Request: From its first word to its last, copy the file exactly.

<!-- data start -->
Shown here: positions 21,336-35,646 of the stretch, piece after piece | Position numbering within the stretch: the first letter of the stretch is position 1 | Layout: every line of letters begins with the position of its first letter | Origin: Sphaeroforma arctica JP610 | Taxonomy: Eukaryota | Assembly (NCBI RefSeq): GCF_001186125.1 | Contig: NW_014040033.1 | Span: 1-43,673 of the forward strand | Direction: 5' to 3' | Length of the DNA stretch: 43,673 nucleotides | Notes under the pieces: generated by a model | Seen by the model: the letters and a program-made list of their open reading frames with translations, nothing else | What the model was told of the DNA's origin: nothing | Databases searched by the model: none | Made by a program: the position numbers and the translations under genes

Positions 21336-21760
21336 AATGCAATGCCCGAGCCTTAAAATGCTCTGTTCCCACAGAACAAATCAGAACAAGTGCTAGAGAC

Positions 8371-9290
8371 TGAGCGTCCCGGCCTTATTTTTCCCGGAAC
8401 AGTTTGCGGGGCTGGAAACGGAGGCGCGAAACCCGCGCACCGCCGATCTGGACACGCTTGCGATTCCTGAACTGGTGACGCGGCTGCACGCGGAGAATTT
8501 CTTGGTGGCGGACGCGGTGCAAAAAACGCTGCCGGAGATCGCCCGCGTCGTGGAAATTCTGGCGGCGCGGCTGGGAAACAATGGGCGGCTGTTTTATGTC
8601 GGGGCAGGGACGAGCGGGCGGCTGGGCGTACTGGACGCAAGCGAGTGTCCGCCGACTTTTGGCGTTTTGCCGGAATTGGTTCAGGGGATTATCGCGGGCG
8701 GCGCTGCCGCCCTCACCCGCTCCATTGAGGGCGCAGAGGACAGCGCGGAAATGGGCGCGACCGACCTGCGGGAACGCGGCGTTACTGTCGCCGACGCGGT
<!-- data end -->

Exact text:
Shown here: positions 21,336-35,646 of the stretch, piece after piece | Position numbering within the stretch: the first letter of the stretch is position 1 | Layout: every line of letters begins with the position of its first letter | Origin: Sphaeroforma arctica JP610 | Taxonomy: Eukaryota | Assembly (NCBI RefSeq): GCF_001186125.1 | Contig: NW_014040033.1 | Span: 1-43,673 of the forward strand | Direction: 5' to 3' | Length of the DNA stretch: 43,673 nucleotides | Notes under the pieces: generated by a model | Seen by the model: the letters and a program-made list of their open reading frames with translations, nothing else | What the model was told of the DNA's origin: nothing | Databases searched by the model: none | Made by a program: the position numbers and the translations under genes

Positions 21336-21760
21336 AATGCAATGCCCGAGCCTTAAAATGCTCTGTTCCCACAGAACAAATCAGAACAAGTGCTAGAGAC

Positions 8371-9290
8371 TGAGCGTCCCGGCCTTATTTTTCCCGGAAC
8401 AGTTTGCGGGGCTGGAAACGGAGGCGCGAAACCCGCGCACCGCCGATCTGGACACGCTTGCGATTCCTGAACTGGTGACGCGGCTGCACGCGGAGAATTT
8501 CTTGGTGGCGGACGCGGTGCAAAAAACGCTGCCGGAGATCGCCCGCGTCGTGGAAATTCTGGCGGCGCGGCTGGGAAACAATGGGCGGCTGTTTTATGTC
8601 GGGGCAGGGACGAGCGGGCGGCTGGGCGTACTGGACGCAAGCGAGTGTCCGCCGACTTTTGGCGTTTTGCCGGAATTGGTTCAGGGGATTATCGCGGGCG
8701 GCGCTGCCGCCCTCACCCGCTCCATTGAGGGCGCAGAGGACAGCGCGGAAATGGGCGCGACCGACCTGCGGGAACGCGGCGTTACTGTCGCCGACGCGGT